Douglas H. Underhill, PhD, CPG, enCore’s Chief Geologist, is the Qualified Person as defined under National Instrument 43-101 and has reviewed and verified the information presented throughout this enCore Uranium website.


Coal Hill

Sandstone-hosted roll-front uranium deposits with potential for in-situ recovery

(enCore’s Coal Hill Property is located adjacent to the Company’s 35-75 Property. Therefore several of the attributes of the Coal Hill Property are similar to those of the 35-75 Property.)

Property Overview

The Coal Hill Property consists of 28 unpatented lode mining claims covering approximately 577 acres (233.5ha), located on privately owned surface lands with federal mineral rights. It is located 16 miles north of the town of Glenrock.

The Coal Hill Property covers mineralized stratigraphy along strike and adjacent to the Highland – Smith Ranch ISR facility and has the potential to host similar roll-front style uranium mineralization.

enCore Uranium has purchased 100% interest in the property, which is subject to a 2% gross proceeds royalty (half of which may be repurchased for $200,000).

Mineral Resources

There are no current uranium resources or reserves on the Coal Hill Property.

Geology and Mineralization

(The Coal Hill Property is located adjacent to enCore’s 35-75 Property in the Powder River Basin as described in the previous section of this presentation. For related information the reader is referred to the: 35-75  Geology and Mineralization, as described in the previous section of this presentation.)

The Coal Hill Property is located within the southern Powder River Basin, on the western side of the basin axis. The basin is a north-northwest trending, asymmetrical syncline that extends from central Wyoming into southern Montana and from the western slopes of the Black Hills to the eastern flank of the Big Horn Mountains. The area is characterized by shallow, northeast dipping strata forming low bluffs and broad flat uplands cut by gullies from recent erosion. Cretaceous and early Tertiary sedimentary and volcaniclastic rocks cover most of the surface within the basin.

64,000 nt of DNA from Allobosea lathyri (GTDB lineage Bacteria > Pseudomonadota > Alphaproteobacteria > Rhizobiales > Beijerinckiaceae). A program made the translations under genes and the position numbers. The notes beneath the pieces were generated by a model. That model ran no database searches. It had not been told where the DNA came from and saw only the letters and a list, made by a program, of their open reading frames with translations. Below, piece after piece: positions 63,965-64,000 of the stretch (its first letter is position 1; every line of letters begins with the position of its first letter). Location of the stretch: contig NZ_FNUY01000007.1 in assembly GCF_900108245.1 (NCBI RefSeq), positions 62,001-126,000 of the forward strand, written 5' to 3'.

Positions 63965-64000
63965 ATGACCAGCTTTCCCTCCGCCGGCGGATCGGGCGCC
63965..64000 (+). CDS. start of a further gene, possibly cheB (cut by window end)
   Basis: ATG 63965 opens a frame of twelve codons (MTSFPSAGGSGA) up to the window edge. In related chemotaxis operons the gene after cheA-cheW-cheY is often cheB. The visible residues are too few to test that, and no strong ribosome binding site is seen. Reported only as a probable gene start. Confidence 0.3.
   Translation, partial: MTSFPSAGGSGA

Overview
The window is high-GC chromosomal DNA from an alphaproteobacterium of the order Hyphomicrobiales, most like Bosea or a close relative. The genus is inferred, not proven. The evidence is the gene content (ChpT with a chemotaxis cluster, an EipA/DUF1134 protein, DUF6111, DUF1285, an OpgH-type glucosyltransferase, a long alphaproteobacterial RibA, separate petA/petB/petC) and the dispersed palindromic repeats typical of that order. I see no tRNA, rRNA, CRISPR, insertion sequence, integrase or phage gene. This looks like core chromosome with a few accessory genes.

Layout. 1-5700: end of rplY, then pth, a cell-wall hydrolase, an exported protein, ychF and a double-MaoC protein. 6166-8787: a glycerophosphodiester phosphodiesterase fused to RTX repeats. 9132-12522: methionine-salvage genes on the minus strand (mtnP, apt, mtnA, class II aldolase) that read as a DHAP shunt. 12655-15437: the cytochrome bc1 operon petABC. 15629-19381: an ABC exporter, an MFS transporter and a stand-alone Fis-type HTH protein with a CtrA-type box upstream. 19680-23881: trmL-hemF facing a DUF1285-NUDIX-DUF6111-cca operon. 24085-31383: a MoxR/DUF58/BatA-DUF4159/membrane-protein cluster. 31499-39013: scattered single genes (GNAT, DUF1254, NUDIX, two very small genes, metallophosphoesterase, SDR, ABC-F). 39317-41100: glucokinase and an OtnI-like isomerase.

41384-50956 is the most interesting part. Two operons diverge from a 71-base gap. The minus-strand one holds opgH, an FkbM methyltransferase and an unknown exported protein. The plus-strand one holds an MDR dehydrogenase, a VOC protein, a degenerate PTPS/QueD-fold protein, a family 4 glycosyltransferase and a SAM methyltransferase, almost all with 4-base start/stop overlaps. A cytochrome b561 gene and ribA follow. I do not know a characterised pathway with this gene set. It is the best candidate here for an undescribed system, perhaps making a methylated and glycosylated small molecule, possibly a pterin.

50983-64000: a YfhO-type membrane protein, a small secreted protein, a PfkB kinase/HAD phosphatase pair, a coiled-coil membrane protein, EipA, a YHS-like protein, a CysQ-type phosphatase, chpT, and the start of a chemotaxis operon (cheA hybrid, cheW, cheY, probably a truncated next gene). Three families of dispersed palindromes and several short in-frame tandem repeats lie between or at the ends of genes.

Locally the surface units are members of the Paleocene Fort Union Formation and the overlying Eocene Wasatch Formation. The Fort Union Formation is a fluvial sedimentary unit consisting of fine- to coarse-grained arkosic sandstone interbedded with siltstone, mudstone, and carbonaceous material. The Wasatch formation is the youngest strata on the Coal Hill Property and contains sandstones, clays and shales. On other properties in the Powder River Basin, uranium has been mined from several sandstone horizons within each of these formations.

The uranium deposits of the Powder River Basin are classified as roll-front style mineralization produced by the dissolution, transport and deposition of uranium at irregular, active boundaries where a reducing environment balances the oxidative capacity of the uranium-bearing ground water.

The deposits of the Powder River Basin are typically multiple “C-shaped” roll fronts distorted by variations in the gross lithology of the host sandstone unit. Individual rolls range in thickness from 3 to 20 feet and may be 3,000 feet in length. The individual ore-grade beds are dispersed throughout the mineralized zone, but the mineralized sections of sandstone may approach 500 feet in thickness, as they occur in stacked deposits.

Historical Exploration

Previous uranium exploration in the area throughout the 1970s and 1980s included widespread drilling by companies such as Kerr McGee, Plateau Exploration, Pioneer Nuclear and Exxon.

During the life of the Dave Johnson coal mine (late 1960s until 2000), water well drilling intercepted two uranium roll-front gamma log signatures from the Fort Union sandstone. The coal mine did not follow up on these intercepts. The reclaimed mine site lies between the Coal Hill Property and the Smith Ranch – Highland Property.